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Network effects are much discussed, but it is hard to put too much reliance on anyone who claims to understand them too deeply. Mathematicians and network engineers have been studying cascading effects and network effects for years, and there is no question that Claude Shannon at Bell Labs, Bernard Mandlebrot at IBM and others made significant progress in this realm. But one sees more and more on the topic, and wonders if theories are coming too easily.

Networks are ubiquitous -- meaning they can encompass most everything on earth if the definitions are pushed. Network theory is being applied these days to society, financial markets, ecospheres and soda pop marketing. When they get to soda pop marketing, you might want to put up a protective force field.

That the network can be more valuable than the sum of its parts -- or at least behave differently than a study of its parts would forecast -- is well known to software development teams. Add to that the well-known fact that strange behavior occurs when apps are placed on the network. This was a common problem in client/server computing nets, and it was never so much solved as jettisoned for another problem (Web-centric computing).

At the heart of grid, peer-to-peer and Web services is the notion that networked systems will create new markets for software but, as you who read the small print know, they will likely create new headaches, too.

In biology, where advances in identifying the elements of life have been slow to translate into medical cures, network theories may lead to approaches that will bring understanding of the organism as a whole, rather than as a collection of parts. That could be a very positive development.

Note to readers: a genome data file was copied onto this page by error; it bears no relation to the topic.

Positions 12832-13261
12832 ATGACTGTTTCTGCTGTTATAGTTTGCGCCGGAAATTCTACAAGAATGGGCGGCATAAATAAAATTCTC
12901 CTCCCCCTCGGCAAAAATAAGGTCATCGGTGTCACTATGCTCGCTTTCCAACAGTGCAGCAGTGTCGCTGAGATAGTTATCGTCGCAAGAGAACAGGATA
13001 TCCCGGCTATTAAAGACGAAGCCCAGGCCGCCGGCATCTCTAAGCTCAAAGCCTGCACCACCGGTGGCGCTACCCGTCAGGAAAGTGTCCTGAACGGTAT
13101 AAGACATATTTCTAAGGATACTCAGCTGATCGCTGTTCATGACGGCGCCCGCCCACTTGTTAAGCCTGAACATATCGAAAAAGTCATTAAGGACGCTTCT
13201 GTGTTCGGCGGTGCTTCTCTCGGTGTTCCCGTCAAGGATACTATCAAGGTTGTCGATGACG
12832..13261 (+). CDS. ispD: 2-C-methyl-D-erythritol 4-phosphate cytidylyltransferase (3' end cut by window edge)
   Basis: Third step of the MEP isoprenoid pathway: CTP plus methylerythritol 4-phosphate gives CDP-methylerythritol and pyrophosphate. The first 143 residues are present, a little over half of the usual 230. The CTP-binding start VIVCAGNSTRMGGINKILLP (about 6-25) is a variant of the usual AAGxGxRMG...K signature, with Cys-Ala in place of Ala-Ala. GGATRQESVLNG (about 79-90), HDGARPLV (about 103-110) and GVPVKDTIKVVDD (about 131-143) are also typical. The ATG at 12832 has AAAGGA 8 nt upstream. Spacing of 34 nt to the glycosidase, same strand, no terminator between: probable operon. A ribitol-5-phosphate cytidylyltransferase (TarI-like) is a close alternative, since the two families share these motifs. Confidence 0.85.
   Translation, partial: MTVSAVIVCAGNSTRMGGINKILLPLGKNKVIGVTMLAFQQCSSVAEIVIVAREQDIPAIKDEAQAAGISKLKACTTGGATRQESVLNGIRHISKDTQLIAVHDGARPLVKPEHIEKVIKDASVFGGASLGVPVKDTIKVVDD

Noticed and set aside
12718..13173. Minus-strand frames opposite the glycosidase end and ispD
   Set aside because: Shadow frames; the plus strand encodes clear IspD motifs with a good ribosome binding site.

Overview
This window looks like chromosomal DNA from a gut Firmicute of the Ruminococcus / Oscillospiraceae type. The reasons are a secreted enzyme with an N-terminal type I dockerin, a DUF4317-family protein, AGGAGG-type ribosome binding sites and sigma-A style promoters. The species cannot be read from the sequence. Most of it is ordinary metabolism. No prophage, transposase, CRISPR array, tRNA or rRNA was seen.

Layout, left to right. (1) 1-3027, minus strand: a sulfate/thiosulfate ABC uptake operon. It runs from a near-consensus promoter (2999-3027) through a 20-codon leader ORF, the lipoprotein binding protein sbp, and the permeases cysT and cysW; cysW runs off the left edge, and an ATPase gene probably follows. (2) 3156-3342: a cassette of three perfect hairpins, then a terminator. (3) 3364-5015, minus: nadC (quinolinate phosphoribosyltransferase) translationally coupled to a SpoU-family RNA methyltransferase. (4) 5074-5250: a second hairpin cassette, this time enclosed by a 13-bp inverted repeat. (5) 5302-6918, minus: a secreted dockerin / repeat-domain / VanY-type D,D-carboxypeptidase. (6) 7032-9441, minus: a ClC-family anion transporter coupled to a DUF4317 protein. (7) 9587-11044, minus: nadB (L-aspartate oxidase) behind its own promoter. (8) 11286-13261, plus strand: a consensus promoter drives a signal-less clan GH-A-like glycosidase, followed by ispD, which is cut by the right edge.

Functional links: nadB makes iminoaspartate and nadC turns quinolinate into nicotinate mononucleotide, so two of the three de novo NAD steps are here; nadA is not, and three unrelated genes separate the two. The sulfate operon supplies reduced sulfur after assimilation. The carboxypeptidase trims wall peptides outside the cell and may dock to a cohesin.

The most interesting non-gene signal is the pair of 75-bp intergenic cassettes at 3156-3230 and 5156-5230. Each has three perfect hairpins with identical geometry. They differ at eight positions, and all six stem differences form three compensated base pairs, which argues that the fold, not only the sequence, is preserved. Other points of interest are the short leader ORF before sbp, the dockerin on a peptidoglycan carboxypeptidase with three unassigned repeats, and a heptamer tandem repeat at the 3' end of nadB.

But less obvious in its merit is networking theory as applied in terrorism prevention schemes such as Darpa’s Policy Analysis Market, which also made technology headlines this summer when U.S. Senators Ron Wyden and Byron Dorgan suggested that analytical data mining pools handling “gentlemen’s wagers” on the likelihood of assassinations or terrorist attacks were morally abhorrent. Behind the Policy Analysis Market concept was the idea that a network of informed individuals could forecast catastrophe.

Nothing promoted the power of the network more than the World Wide Web. It grew like a virus colony. Bob Metcalf came up with a law to describe it. Everyone could see this nonlinear burst in action, including the purveyors of Ponzi schemes, spam and worms.

Some of the latest thinking in network effects, the scale-free network, comes from observing the Web in action, where we are all nodes on a network, but some nodes are more highly linked to than others.

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None has ridden the magical phenomena of networks further than Sun Microsystems. Through the 1980s and 1990s, the company was able to encapsulate the vitality of its Unix-flavored networking expertise with slightly varied sonorous sound bites: “The computer is the network” and “The network is the computer.” This was followed by the slogan: “We put the ‘dot’ in ‘’” This all resonated.

However, the resonance is a little short in supply just now -- just when network effects are about to get big again. And one of Sun’s majordomos is leaving.